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Preaching Through Matthew

In the recent weeks the church where I pastor has gone through some changes.  In light of these changes the Lord has been good and provided me an opportunity to preach through the book of Matthew.  I’ve been at it now for a few weeks and am thoroughly enjoying it.  As I have been preparing it has given me the chance to use Grant Osborne’s commentary on Matthew from the Zondervan Exegetical series.  I must say that I have found it extremely helpful.

Many commentaries can be tedious (e.g., heavy on details and various views).  These commentaries serve a purpose, but often touch on issues that are rarely brought up in sermons.  When I first picked up the Zondervan Exegetical commentary I thought it might be like so many other commentaries I already own.  I was wrong.  Below are the points from the Series Introduction that I have found to be true.

The key question to ask is: What are you looking for in a commentary?  This commentary series might be for you if

  • you have taken Greek and would like a commentary that helps you apply what you have learned without assuming you are a well-trained scholar.
  • you would find it useful to see a concise, one-or-two sentence statement of what the commentator thinks the main point of each passage is.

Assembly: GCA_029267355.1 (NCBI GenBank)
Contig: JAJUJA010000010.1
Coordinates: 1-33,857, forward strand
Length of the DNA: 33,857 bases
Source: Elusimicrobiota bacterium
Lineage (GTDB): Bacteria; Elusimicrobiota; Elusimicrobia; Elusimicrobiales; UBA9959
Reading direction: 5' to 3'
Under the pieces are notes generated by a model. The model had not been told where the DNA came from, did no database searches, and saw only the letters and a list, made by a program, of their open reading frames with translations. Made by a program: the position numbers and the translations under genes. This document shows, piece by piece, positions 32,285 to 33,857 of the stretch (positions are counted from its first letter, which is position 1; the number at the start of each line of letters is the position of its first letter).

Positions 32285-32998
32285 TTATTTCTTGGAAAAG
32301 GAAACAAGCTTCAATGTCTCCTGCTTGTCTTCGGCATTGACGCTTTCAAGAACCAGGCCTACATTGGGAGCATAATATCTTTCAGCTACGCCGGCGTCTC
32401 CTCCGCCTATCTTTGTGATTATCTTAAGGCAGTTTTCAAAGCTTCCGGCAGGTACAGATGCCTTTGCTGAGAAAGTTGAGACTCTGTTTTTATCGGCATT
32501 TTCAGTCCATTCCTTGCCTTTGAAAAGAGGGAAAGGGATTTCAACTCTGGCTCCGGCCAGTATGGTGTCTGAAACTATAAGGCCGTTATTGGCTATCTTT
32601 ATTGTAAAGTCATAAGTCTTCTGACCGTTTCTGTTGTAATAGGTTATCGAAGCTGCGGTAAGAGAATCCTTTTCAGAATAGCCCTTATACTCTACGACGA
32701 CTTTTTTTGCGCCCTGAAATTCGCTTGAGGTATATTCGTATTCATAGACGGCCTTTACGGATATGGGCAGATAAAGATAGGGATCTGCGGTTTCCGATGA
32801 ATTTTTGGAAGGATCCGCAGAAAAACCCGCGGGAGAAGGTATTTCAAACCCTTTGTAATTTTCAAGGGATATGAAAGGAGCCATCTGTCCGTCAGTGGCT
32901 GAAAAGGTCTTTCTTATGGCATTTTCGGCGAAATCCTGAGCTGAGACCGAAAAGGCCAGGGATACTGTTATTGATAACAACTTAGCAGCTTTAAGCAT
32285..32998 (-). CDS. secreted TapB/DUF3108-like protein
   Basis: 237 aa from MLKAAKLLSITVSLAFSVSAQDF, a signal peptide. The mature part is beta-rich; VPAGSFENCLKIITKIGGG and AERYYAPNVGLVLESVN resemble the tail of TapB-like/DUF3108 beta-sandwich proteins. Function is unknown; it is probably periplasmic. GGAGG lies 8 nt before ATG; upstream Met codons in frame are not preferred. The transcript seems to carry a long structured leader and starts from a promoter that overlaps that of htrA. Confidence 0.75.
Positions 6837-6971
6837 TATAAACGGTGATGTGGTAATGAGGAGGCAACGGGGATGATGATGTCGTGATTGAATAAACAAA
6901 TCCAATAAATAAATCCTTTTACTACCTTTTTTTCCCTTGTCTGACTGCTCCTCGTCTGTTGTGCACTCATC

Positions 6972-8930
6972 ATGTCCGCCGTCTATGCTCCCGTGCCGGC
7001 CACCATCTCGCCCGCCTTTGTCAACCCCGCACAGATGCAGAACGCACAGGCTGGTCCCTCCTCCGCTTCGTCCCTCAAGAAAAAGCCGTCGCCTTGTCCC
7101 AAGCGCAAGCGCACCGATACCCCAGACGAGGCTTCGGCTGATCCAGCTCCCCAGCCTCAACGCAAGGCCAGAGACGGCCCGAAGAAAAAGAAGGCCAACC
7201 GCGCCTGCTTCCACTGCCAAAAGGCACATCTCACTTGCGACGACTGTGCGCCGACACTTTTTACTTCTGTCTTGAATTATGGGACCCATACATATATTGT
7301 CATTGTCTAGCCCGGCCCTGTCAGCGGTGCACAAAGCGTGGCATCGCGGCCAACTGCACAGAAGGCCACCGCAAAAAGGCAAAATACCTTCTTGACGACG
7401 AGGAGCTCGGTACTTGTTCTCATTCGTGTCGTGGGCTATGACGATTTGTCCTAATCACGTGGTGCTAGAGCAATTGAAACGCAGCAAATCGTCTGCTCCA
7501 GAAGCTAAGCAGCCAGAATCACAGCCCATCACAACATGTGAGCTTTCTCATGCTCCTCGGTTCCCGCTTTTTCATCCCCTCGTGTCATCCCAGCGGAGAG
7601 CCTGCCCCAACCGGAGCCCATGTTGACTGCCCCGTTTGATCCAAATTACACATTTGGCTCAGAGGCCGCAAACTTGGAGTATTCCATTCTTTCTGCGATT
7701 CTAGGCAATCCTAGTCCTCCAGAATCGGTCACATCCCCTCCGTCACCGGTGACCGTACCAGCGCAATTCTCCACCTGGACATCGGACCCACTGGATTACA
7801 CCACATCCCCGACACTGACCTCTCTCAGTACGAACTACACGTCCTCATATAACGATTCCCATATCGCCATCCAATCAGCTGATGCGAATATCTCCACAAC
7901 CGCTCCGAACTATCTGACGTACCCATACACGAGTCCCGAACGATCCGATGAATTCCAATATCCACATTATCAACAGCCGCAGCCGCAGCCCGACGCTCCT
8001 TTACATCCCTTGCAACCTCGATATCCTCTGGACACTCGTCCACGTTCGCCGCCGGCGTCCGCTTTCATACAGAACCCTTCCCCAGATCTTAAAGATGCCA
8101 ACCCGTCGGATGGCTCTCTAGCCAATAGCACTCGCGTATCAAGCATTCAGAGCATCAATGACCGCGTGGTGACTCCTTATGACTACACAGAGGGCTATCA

• you would like help interpreting the words of Scripture without getting bogged down in scholarly issues that seem irrelevant to the life of the church.
  • you would like to see a visual representation (a graphical display) of the flow of thought in each passage.
  • you would like expert guidance from solid evangelical scholars who set out to explain the meaning of the original text in the clearest way possible and to help you navigate through the main interpretive issues.
  • you want to benefit from the results of the latest and best scholarly studies and historical information that help to illuminate the meaning of the text.
  • you would find it useful to see a brief summary of the key theological insights that can be gleaned from each passage and some discussion of the relevance of these for Christians today.

Currently these four volumes are available:

Matthew, by Grant Osborne.

Galatians, by Tom Schreiner.

Ephesians, by Clinton Arnold.

James, by Craig Blomberg.

Let’s face it, none of us have time to wade through 7-10 commentaries.  As a matter of fact we seem to facing commentary overkill with how many are produced each year.  As you select commentaries, consider the Zondervan Exegetical series.  A busy pastor will quickly find this series to be an immense help.  This series gives you more than the basics, but does so without overwhelming you.  It has quickly become one of my favorites.

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